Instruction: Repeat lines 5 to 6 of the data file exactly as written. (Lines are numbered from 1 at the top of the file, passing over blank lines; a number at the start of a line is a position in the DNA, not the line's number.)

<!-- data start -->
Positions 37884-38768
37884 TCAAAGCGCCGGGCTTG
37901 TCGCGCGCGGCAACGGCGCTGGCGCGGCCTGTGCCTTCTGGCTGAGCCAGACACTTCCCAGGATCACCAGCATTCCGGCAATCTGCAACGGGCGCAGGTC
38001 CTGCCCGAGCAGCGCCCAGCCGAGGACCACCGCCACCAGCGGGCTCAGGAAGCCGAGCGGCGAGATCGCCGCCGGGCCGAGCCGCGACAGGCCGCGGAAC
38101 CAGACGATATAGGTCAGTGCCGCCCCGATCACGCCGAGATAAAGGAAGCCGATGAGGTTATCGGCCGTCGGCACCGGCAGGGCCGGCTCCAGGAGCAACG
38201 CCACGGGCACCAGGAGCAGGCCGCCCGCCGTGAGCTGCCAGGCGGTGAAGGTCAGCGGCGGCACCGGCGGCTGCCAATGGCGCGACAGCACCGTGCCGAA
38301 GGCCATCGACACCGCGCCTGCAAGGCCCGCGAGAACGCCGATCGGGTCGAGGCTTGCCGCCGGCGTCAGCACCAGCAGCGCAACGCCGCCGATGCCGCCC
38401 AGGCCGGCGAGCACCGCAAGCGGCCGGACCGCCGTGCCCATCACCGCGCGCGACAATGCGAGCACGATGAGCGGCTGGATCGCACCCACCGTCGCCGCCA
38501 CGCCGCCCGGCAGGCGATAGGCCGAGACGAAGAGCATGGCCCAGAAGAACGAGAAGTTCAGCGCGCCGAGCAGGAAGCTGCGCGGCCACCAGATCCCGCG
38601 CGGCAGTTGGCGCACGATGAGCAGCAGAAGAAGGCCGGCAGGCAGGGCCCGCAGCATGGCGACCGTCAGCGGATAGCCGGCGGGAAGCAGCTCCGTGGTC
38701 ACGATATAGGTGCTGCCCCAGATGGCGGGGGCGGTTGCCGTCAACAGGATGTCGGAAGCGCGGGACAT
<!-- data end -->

38101 CAGACGATATAGGTCAGTGCCGCCCCGATCACGCCGAGATAAAGGAAGCCGATGAGGTTATCGGCCGTCGGCACCGGCAGGGCCGGCTCCAGGAGCAACG
38201 CCACGGGCACCAGGAGCAGGCCGCCCGCCGTGAGCTGCCAGGCGGTGAAGGTCAGCGGCGGCACCGGCGGCTGCCAATGGCGCGACAGCACCGTGCCGAA